General Dance Discussion > Rotating partners- is this a problem for some of you married men?

Discussion in 'General Dance Discussion' started by wiseman, Jul 16, 2010.

  1. wiseman

    wiseman New Member

    Yes, exactly. But what we're trying to figure out is why rotation is such a big deal in the first place?
  2. Chris Stratton

    Chris Stratton New Member

    Unfortunately NY is kind of divided up at the moment, with the good teachers in one set of places teaching privately (and travelling a lot) and the large beginner populations in other places with better classroom facilities. There are occasional efforts to offer a more effective class, but they tend to be small and not to last, because they are an odd fit with the hosting studio in one way or the other.

    Some of the non-ballroom styles do well with classes, but many of those styles have historically had an overall approach more effective than the ballroom studio model.
  3. DWise1

    DWise1 Well-Known Member

    For us? We're just discussing the pro's and con's of different methods and arguing for what we think works best.

    Why for your parents? I still don't think that it's really about rotation or dancing, but rather that it's some old baggage that the situation allows to come to the surface. Baggage accumulates over time in all personal relationships; it's normal. Just try to remember that there are three sides to every story.

    Sorry, but an old joke keeps coming to mind. Why do married women make love with their eyes closed? Because they can't bear to see their husbands enjoy anything.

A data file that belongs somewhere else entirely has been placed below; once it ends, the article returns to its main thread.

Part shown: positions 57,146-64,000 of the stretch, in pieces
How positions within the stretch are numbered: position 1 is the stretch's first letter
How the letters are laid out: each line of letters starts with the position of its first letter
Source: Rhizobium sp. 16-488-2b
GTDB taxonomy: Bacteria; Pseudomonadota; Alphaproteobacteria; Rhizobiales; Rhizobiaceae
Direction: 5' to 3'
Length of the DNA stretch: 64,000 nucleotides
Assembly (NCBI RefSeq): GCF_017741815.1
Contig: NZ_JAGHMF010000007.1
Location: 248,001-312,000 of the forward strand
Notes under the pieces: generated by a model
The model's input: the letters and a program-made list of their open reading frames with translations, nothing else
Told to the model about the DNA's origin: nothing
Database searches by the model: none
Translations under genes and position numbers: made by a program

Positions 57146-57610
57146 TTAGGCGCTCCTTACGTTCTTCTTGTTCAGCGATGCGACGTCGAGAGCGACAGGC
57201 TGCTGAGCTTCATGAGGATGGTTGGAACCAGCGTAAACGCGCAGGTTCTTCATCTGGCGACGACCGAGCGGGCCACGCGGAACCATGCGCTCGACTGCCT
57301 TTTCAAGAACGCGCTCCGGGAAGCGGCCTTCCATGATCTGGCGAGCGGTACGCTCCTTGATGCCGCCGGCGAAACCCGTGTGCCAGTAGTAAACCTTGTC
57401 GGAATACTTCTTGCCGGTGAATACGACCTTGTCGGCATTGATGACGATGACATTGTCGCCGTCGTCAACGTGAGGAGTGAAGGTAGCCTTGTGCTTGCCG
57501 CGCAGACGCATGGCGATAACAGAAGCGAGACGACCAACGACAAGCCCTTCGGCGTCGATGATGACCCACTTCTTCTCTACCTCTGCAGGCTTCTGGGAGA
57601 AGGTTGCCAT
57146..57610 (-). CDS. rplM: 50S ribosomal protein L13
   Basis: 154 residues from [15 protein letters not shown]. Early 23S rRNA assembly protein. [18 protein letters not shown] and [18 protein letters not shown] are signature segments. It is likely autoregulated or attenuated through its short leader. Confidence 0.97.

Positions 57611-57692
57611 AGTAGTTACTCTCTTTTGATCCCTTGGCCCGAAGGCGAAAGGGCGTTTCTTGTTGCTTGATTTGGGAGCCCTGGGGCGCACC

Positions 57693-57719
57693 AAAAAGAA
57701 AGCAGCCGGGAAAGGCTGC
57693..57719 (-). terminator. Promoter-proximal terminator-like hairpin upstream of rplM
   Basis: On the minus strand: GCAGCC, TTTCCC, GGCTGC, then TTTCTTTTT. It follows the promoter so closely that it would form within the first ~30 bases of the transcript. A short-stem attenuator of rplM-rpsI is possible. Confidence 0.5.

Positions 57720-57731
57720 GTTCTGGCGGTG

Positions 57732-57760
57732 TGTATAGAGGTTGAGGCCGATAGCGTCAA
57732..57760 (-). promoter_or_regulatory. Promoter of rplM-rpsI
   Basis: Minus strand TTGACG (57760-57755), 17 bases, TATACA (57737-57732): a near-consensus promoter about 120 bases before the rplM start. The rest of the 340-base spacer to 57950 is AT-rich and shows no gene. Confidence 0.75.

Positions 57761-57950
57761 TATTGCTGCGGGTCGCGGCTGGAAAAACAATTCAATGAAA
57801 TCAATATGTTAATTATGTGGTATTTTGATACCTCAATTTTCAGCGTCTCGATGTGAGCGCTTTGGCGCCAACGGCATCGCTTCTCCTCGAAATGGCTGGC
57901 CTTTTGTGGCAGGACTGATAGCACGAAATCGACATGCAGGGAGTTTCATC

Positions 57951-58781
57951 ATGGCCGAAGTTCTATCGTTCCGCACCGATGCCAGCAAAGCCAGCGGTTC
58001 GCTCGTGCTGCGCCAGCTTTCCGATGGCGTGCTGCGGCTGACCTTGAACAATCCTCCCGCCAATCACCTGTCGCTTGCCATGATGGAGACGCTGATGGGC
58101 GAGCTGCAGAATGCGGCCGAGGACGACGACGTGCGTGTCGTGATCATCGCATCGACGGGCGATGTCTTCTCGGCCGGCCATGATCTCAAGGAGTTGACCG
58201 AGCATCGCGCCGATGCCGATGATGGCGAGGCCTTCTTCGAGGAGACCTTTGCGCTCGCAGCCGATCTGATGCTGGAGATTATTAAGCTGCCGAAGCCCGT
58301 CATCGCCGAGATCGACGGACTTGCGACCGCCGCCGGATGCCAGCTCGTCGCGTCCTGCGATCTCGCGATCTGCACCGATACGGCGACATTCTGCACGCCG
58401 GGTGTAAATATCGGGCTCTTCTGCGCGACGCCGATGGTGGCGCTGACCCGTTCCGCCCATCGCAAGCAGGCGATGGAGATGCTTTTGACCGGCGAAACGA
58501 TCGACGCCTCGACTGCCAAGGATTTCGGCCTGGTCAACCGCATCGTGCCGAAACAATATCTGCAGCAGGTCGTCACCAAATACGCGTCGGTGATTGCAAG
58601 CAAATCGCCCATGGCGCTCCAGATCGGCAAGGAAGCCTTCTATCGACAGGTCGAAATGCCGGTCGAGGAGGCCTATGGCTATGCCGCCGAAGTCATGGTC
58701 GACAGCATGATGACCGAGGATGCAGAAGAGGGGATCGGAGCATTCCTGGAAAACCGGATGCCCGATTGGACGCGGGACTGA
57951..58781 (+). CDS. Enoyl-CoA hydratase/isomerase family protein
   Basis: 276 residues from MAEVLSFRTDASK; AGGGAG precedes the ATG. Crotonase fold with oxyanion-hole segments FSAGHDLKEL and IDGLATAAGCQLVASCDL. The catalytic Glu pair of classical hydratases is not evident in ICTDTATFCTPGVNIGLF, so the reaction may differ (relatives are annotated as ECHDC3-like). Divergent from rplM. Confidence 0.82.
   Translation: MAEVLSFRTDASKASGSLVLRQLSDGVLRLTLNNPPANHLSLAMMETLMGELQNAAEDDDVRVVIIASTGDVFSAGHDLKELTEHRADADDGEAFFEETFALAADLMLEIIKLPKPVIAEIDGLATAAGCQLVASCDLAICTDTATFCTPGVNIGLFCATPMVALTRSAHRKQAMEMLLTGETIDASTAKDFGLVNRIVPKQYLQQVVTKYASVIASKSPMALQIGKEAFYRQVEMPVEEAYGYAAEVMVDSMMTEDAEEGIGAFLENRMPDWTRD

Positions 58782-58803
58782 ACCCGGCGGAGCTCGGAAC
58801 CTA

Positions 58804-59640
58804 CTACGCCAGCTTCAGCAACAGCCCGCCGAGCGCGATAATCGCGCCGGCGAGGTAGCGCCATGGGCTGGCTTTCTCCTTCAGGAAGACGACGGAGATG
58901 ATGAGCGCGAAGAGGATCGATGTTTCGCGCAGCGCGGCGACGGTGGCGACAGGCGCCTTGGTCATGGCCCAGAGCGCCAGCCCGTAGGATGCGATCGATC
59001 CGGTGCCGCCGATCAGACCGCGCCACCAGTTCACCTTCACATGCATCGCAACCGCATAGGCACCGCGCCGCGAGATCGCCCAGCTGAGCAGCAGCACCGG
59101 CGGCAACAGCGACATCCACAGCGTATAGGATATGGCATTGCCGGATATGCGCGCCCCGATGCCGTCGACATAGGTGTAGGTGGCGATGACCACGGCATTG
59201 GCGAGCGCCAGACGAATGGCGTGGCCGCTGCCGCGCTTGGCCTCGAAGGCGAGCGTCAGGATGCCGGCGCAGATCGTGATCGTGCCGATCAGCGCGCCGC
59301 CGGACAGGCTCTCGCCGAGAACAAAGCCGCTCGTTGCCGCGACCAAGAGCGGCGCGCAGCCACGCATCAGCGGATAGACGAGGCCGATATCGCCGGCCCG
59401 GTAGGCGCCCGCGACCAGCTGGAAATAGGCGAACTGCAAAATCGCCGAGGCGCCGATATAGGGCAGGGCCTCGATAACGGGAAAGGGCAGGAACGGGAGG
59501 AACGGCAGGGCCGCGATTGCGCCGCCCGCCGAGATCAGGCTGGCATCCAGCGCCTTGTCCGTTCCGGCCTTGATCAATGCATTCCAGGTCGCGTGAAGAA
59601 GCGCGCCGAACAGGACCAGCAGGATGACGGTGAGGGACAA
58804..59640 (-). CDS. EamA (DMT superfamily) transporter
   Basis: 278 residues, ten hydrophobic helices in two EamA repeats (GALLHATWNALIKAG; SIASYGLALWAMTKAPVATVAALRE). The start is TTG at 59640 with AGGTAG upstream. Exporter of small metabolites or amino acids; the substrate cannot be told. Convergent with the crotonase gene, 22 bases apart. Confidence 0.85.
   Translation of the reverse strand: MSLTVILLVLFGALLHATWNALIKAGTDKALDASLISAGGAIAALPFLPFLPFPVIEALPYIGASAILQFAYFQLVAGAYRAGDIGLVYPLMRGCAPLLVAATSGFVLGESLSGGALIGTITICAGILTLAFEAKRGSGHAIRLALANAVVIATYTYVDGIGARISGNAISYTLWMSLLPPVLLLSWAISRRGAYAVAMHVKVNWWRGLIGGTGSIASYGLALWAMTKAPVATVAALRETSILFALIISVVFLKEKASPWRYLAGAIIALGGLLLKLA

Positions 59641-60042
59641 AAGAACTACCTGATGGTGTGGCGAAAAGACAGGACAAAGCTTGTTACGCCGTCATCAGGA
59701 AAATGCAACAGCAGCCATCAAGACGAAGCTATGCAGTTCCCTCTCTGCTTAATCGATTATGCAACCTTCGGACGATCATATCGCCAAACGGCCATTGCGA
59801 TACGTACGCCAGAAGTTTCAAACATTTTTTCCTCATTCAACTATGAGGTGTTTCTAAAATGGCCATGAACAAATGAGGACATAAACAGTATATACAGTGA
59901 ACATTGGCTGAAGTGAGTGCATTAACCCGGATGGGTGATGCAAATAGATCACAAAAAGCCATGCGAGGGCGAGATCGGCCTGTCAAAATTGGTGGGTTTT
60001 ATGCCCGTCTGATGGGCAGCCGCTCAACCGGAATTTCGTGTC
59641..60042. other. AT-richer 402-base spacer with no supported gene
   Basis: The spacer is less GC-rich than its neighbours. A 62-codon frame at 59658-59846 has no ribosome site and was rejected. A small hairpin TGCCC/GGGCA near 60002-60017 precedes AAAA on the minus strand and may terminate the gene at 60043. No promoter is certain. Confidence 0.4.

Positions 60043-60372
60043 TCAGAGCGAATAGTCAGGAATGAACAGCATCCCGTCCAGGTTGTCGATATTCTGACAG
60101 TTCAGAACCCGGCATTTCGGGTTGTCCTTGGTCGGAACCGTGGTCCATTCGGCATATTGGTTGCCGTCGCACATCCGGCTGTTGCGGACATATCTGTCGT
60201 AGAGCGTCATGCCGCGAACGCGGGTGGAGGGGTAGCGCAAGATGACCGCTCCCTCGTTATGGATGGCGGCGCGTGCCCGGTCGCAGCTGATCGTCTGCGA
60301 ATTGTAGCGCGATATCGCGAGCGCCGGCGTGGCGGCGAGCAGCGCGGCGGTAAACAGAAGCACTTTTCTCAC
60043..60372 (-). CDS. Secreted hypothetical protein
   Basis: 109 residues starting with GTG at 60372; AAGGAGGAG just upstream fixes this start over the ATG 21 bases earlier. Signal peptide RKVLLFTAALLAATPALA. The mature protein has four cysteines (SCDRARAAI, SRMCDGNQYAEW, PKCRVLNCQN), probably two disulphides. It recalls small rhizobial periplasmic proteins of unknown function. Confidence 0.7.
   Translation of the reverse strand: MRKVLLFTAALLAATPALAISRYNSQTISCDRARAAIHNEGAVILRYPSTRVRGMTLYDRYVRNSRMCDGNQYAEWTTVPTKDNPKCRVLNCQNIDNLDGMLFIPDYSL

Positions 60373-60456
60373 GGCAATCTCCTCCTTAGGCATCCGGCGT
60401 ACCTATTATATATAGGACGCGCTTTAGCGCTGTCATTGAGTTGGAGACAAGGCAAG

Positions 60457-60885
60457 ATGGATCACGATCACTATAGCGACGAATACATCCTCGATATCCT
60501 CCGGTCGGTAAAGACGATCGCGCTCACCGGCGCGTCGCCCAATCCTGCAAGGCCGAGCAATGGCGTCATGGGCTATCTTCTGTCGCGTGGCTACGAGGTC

4. morgrob

    morgrob New Member

    I have to agree with Dwise... I don't think it is not so much the rotating of partners as it is with your parents.

    But I agree with the benefits of lead and follow.
  5. jennyisdancing

    jennyisdancing Active Member

    I see the benefits of rotating as a) improving one's lead/follow skills; and b) fostering the social dance community. If a couple only wants to dance with each other, they might not care about a or b. Or they might care somewhat, but their relationship baggage overrides it.
  6. Chris Stratton

    Chris Stratton New Member

    And you remain opposed to the solution that accomplishes a compromise between the two...
  7. Warren J. Dew

    Warren J. Dew Well-Known Member

    Well, in the general case - not talking specifically about your parents for the moment - it seems that single - that is, unpartnered, not unmarried - students resent couples where the scarcer role isn't "shared" evenly, while couples resent not being able to spend most of their time dancing together.

    Given how strongly people even in this thread feel about the subject on both sides of the issue, it certainly seems like it might be a big deal for many students - perhaps a big enough deal to explain your parents' behavior, whatever the excuses they give.

    As for the reasons why it's such a big deal rather than a minor thing they don't feel strongly about, perhaps that question is better directed at the ladies who have argued strongly on either side.
  8. jennyisdancing

    jennyisdancing Active Member

    I can't speak for the couple in question. I am not sure whether any solutions will work for them or not. Hard to say.